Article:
It is not always easy dealing with long distance travel. With the idea of sleeping on planes and the uncanny ability of no actual optimal time for a flight to arrive and depart. Many people end up dealing with the one outcome of experiencing jet lag.
Jet lag is encountered when flying either east-west or west-east crossing multiple time zones. It is the result of your bodies circadian rhythm being out of alignment with the actual time zone you are in currently. For example flying from New York to London, put’s you off by around five hours.
Some people seem to be able to adjust very rapidly and exhibit minimal detrimental effects. However, many people will likely take a couple of days to adapt to the new time zone their body is in.
I believe that there are some ways you can avoid or minimise the impact of jet lag. However, before continuing, please understand that I am not a doctor or health care professional. I am purely relaying some ideas that have worked for me. It is important that you consider your situation and discuss it with professional if needed.
Consider A Stop-Over
Sometimes when you are going to be travelling long distances, you might find yourself crossing many time zones. Such as travelling from Brisbane to London there is a 10 hour time difference.
If you can split the number of time zones, you change over multiple travels days can help. So for example, if you were to make a stop in Dubai on the way to London. Making this stop gives you a chance to stage your body changing time zones, instead of moving it a whole 10 hours all at once. You first change it by six hours to be at the same time as Dubai. Followed by a four-hour change the following day to match London.
A stop over such as this can be an excellent option for people who have trouble sleeping on a plane. It allows for sufficient rest during the travel, as opposed to one long travel period.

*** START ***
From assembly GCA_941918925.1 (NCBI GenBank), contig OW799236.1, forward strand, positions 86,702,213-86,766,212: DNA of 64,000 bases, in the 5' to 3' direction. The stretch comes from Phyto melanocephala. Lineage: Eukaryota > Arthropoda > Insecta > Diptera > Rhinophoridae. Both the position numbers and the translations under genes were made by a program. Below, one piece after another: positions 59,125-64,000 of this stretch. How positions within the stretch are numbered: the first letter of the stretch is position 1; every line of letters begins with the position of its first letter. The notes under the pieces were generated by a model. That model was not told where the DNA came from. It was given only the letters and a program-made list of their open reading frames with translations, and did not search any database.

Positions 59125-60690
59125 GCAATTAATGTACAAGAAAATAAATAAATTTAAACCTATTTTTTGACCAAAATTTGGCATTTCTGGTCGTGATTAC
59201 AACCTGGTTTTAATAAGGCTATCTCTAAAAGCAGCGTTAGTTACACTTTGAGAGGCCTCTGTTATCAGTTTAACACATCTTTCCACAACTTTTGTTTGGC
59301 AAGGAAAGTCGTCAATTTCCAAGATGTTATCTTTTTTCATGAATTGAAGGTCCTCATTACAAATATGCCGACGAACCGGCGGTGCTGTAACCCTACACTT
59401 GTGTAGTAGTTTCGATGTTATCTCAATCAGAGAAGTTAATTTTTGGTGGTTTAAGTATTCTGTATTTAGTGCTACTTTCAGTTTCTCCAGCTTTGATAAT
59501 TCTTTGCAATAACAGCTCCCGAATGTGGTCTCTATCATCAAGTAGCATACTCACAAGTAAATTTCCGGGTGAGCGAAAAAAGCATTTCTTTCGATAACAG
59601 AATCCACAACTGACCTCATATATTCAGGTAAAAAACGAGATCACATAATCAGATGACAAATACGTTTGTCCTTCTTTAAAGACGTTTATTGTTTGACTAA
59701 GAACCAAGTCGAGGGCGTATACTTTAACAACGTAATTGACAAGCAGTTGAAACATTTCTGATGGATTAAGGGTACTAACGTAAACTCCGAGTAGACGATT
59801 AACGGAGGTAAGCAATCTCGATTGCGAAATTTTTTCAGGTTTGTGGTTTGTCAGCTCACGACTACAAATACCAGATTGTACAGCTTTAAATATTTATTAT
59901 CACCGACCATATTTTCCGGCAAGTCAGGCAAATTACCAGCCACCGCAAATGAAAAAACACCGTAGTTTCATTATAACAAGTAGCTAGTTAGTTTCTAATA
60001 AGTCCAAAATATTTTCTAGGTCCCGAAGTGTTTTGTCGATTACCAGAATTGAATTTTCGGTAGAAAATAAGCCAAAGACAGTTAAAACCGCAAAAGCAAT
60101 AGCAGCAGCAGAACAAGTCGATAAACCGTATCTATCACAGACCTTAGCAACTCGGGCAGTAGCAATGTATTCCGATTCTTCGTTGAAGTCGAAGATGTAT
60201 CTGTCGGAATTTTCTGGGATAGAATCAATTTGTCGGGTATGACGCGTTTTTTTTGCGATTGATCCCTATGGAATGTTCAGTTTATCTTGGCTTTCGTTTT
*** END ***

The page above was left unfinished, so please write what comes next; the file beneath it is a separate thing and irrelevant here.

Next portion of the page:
Depending on your intended plans you can even make this stopover multiple days. It can give you the option to explore a country you might not have otherwise visited.
Sleep Your Normal Times
One of the most effective ways I have avoided jet lag is to only sleep on my regular times. But I am not suggesting that you sleep every 16 hours. What I mean is that some days when travelling I might be awake for closer to 30+ hours.
Let’s consider if I was travelling from Australia to America. The flights I have taken often leave around 10-11am local time in Brisbane. With the flights arriving in Los Angeles around 6-7am local time. Ideally, if you were going to sleep on the flight a few hours towards the end would be best.
However, this poses problems for those who cannot sleep on planes. By the time you arrive in Los Angeles, you are likely pretty tired. I know at this point in the trip I am like already near to 16 or 17 hours awake. But I do what I need to push through and not look at going to bed until at least 8 or 9 pm that evening.
Obviously, if you are taking this approach, there are some considerations to make. Being awake for this amount of time is not recommended, but I have found it to be possible when needed. Additionally, under these circumstances, I would not even consider driving any vehicle.
But most importantly I let my body decide how much sleep it needs that first night. I do not set any alarms or make any engagements on the first day after arriving.
Sometimes You Just Cannot Avoid Jet Lag
Even with putting things into place, for some of us, the ability to avoid jet lag is just not possible. The only option may be to accept it and build a couple of days recovery into your travel plans.